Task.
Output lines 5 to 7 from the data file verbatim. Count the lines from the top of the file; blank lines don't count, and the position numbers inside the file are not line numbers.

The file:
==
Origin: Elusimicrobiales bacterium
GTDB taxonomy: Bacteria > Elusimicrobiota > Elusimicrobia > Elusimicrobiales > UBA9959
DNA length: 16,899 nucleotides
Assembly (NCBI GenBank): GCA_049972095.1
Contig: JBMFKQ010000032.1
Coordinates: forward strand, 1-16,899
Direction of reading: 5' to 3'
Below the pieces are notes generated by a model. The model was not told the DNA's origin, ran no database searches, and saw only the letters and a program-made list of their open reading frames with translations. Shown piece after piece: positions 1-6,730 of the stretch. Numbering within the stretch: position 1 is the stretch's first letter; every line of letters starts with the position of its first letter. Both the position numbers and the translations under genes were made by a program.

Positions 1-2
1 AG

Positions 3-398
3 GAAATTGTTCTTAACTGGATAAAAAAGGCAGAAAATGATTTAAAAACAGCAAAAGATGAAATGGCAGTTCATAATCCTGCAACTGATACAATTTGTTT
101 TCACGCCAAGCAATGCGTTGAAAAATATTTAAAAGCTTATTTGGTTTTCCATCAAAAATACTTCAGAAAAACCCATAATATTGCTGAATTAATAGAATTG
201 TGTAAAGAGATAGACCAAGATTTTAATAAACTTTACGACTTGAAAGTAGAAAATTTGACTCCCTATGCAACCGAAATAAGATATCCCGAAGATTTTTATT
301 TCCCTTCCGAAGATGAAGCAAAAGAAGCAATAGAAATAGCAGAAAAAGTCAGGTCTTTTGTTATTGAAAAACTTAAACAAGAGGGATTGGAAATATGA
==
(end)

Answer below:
Contig: JBMFKQ010000032.1
Coordinates: forward strand, 1-16,899
Direction of reading: 5' to 3'